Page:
Obviously, in the smaller venues there are less stalls, and perhaps obviously they all offer more-or-less the same stuff – cheap Ts, sunglasses, watches, tablecloths, pareos, jewellery, and leather goods, all imported, many from China, and to be found the world over, but with “Torremolinos”, “Tarpon Springs” or “Florida” printed or engraved on them instead of “Tenerife”, which isn’t to say that they aren’t decent value if that’s what you need at the time. Immigration in the last few years has brought us lots of color in the form of African crafts and clothes – remember we are only 200 miles from the coast of West Africa. Look for the obvious, though – I treated myself to a handbag a few weeks ago. I examined it fairly carefully, and it seemed good value, and what I needed, which was a small bag with lots of compartments. It cost me 15€. Only, after a couple of weeks the pulley thing on one of the zips to one of the compartments broke, and a couple of weeks later another. It was then I realized that it was almost inevitable, because they were made of very thin plastic, and I hadn’t noticed when I bought. So far the zips themselves are holding out, and I’ve improvised on the pulley thing, so no big deal – basically, I got what I paid for!
Mixed in with the tourist tat, however, there is some interesting stuff; handmade jewellery, and greeting cards, wonderful and cheap cottons from Thailand and Indonesia, second-hand books and local craftwork, as well as colorful clothes and hats from Peru, so don’t dismiss it as not worth the bother. They are great places for Christmas shopping on a budget, for instance.
Where I live, in El Médano, there is a Saturday morning market, which for me, has a more bohemian kind of atmosphere. That’s probably largely because the town in general is more like that. There seems to be less on the tat and more on the individual traders. One lady who offers clothes I’ve never seen anywhere else also displays her husband’s paintings, and another guy sits actually making the jewellery whilst waiting for customers. Around about you often find mime artists and other buskers, giving the whole thing a much more relaxed and happy mood. Normally not too crushed either, and there are great places to eat cheaply afterwards.
In other venues: In the past I’ve visited a weekend market just outside of Puerto de la Cruz, and a craft market in Garachico. So far as I can see, the former is still going, but I fear the one in Garachico has fallen by the wayside. However, I will go check one day soon! I’ve come across information online for one in Icod de los Vinos, but not a working link with any information. I’m not sure why anyone would want to go to a car boot sale when they are on vacation, but people do, and there is an increasing number. The one in Guaza, just off the motorway, on the way to Las Galletas, is long-established and constantly evolving, and there are now regular ones in Adeje and in Los Gigantes, as I learned just this week. I’m sure there must be more, and that once you are in a place, local information will abound.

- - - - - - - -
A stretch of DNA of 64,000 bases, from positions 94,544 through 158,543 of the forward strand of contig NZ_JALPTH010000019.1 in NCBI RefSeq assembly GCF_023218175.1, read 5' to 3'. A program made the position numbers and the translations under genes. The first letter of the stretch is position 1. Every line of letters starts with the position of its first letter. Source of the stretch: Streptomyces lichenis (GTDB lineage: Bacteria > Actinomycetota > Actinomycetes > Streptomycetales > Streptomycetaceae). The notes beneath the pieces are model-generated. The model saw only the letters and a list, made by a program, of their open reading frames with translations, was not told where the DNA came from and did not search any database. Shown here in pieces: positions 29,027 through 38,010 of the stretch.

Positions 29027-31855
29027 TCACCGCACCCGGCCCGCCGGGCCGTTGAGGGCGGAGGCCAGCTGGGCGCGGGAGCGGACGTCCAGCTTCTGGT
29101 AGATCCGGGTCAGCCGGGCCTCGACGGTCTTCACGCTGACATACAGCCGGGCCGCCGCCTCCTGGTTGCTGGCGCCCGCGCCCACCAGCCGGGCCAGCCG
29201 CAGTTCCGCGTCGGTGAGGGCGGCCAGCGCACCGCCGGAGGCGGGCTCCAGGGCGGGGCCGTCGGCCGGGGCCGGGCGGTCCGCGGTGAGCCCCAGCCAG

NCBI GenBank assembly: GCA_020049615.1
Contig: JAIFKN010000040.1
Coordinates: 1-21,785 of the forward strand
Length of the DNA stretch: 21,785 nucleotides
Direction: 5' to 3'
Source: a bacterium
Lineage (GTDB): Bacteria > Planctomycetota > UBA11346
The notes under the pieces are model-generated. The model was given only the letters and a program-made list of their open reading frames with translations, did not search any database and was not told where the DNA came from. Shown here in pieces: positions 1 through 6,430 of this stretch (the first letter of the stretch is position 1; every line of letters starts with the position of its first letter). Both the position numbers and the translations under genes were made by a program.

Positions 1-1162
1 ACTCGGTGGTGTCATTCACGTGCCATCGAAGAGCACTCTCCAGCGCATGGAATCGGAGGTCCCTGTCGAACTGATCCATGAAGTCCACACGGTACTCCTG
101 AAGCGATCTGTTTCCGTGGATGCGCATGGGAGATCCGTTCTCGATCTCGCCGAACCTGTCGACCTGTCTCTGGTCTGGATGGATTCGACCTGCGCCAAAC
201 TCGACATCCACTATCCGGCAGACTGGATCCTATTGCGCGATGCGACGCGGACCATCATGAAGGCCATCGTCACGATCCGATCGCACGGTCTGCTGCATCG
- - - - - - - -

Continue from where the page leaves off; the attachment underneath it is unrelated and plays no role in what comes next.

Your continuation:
You may have sensed my enthusiasm for the Agricultural Market in Santa Cruz (“No, not really,” did you say?), and Tenerife is no exception to the boom in Farmers’ Markets which seems to be happening all over the western world. Again I’m not sure just if anyone might want to spend vacation time doing this, except that if you are in a vacation rental, what better way to experience local culture than to shop in one of these instead of in the cookie cutter supermarkets. One of the differences here is that they are year-round, where in northern temperatures they are seasonal. You can find one in La Laguna overflowing with an abundance of local produce, and also in Tacaronte, which I haven’t visited so I can’t elaborate on. I am sure that by now there are more, in fact, the two I use in the south don’t show up in a quick internet search. Remember the other industry which sustains this island, other than tourism, is agriculture. My local one is in San Isidro and I adore it, and ten minutes away in Las Chafiras, if I want a change there is another equally as good.
If you seriously like markets, then it would be possible to spend a week’s holiday, or more, checking them all out…..but it would only be cheap if you stuck with the window shopping!
This post was part of a series, here are the others: